Crowdfunding Campaigns Accept ‘Reparations’ on Local Level to Benefit Black People 

By: ShaCamree Gowdy 

The demand for “40 acres and a mule,” or reparations from the federal government for slavery, came about after the Civil War ended in 1865, per NBC News’ Michela Moscufo. 

While 11 cities have given written promise to develop local reparations initiatives, including Austin, Texas; Los Angeles, California; Denver, Colorado; and St. Louis, Missouri, no efforts to pay for slavery’s acceptance has ever ended in a payout. 

RELATED: Jamaica Wants $10.6 Billion in Reparations From Britain for Atlantic Slave Trade 

Organizations like the Reparations Roundtable, Deepwaters.pool, Reparations Now, Reparations: Requests and Offerings, which has been around since 2015, and Coalition for Black Trans Economic Liberation are here to help, working hard to ensure individuals going through a financial crisis don’t go without essential resources simply because they can’t afford them. 

The Louisville-based Reparations Roundtable is just one organization that uses social media to crowdsource funds for Black people and calls it reparations. Initially a rather small effort, the group has grown in size as a result of the pandemic and the racial justice movement, now handling thousands of dollars every month.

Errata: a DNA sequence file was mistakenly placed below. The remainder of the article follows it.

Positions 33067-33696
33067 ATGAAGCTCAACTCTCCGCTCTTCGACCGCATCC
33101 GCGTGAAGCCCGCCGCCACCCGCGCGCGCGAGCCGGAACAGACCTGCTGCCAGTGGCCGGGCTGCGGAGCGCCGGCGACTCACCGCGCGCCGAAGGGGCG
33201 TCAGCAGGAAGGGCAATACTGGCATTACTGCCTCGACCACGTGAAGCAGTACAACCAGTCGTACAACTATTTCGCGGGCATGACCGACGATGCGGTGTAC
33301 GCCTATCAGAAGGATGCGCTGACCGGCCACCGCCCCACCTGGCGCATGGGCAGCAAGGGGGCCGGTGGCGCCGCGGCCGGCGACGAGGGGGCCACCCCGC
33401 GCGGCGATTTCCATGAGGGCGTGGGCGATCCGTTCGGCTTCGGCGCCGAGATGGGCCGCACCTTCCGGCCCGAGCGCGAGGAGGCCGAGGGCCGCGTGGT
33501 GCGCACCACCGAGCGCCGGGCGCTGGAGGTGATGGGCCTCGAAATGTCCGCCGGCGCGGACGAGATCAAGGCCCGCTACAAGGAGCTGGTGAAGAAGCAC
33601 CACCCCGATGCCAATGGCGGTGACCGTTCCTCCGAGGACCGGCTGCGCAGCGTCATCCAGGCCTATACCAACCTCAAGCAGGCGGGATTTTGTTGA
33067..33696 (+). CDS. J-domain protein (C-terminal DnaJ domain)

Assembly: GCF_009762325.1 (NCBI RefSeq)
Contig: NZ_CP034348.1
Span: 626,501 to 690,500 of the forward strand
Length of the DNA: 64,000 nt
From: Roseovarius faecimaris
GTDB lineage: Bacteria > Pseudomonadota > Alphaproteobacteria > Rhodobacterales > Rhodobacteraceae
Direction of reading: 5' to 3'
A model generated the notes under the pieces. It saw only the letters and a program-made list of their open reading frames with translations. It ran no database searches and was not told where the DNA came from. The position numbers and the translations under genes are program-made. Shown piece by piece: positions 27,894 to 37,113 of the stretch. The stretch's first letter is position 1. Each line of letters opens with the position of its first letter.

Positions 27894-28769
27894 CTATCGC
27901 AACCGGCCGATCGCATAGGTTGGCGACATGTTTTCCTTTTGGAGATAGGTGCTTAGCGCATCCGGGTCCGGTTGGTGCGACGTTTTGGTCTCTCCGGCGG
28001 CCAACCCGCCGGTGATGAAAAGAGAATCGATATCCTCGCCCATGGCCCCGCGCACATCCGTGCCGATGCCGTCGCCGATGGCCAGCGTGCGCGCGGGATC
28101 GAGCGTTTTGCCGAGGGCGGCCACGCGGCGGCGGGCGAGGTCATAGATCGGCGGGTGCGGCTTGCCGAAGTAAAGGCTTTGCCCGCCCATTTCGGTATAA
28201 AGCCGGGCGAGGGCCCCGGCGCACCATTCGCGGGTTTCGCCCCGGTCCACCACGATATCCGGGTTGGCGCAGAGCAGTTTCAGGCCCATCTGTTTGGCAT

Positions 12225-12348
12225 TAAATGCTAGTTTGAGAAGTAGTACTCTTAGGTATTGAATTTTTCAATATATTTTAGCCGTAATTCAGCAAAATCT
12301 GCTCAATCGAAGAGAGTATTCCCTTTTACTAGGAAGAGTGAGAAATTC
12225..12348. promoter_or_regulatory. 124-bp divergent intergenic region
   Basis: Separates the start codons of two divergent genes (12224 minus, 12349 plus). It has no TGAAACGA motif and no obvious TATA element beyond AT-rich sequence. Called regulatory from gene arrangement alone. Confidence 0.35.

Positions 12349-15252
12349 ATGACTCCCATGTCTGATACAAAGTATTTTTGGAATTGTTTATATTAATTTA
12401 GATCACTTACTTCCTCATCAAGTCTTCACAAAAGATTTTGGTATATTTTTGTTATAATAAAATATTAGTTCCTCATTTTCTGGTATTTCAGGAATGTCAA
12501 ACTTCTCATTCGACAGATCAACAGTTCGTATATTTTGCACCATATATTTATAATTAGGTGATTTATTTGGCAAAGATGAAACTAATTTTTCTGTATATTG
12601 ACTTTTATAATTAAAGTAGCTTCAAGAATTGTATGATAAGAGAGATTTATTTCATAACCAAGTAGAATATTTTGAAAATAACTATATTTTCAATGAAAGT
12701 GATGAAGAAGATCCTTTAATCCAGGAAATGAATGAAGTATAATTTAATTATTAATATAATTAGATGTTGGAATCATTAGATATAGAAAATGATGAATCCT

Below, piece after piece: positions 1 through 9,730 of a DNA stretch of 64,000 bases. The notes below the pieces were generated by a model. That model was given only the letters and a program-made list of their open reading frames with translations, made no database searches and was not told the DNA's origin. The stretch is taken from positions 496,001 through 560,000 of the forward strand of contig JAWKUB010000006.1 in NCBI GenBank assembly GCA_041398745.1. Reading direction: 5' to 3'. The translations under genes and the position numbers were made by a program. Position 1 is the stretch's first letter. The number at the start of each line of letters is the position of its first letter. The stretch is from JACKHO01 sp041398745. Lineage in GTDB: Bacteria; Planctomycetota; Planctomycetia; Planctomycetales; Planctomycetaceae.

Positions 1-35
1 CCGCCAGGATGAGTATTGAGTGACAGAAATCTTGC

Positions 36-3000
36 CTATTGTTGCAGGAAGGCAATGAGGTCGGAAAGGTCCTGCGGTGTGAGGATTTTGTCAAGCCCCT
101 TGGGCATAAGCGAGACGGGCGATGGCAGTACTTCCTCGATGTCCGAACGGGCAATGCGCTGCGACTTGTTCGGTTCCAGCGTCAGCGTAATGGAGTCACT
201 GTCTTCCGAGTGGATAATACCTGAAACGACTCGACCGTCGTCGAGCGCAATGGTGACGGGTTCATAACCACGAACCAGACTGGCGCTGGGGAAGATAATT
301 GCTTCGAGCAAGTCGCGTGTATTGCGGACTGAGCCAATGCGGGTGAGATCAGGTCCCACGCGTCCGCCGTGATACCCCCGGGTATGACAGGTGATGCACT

“One of the real, tangible things that white people do to actually leverage their privilege is to leverage their resources, so their money and their land,” said the group’s cofounder Rosey Green, as reported by Leo Weekly’s Danielle Grady. 

The primary source of crowdsourcing for Reparations Roundtable is a Facebook group with 170 members from across the country. Donors agree to pay $25 per month and adhere to community guidelines, or they can donate money through various events announced on the group’s Facebook page.

Some experts believe focusing on individual reparations will divert attention away from efforts to secure funding on a federal level, saying the most important thing for organizers and individuals to do is “lobby and petition Congress for a national reparations program for Black American descendants of slavery,” per Moscufo.

Following the death of George Floyd in police custody in Minneapolis, a number of white people began sending money to their Black friends via Venmo out of the blue, some with the subject line “reparations,” per USA TODAY’s Dalvin Brown.

RELATED: California Governor Signs Historic Reparations Bill into Law

This also benefited the Facebook groups, with Reparations: Requests and Offerings skyrocketing from 15,000 to 21,000 members in just a few weeks and Deepwaters.pool raising over $2,000 in donations just on its first day in June.

Over $40,000 in cash and another $40,000 in donated products and services were also shared by organizers in Cleveland, with one group getting so many donations it had to freeze its own accounts months later to make sure funds were received properly. 


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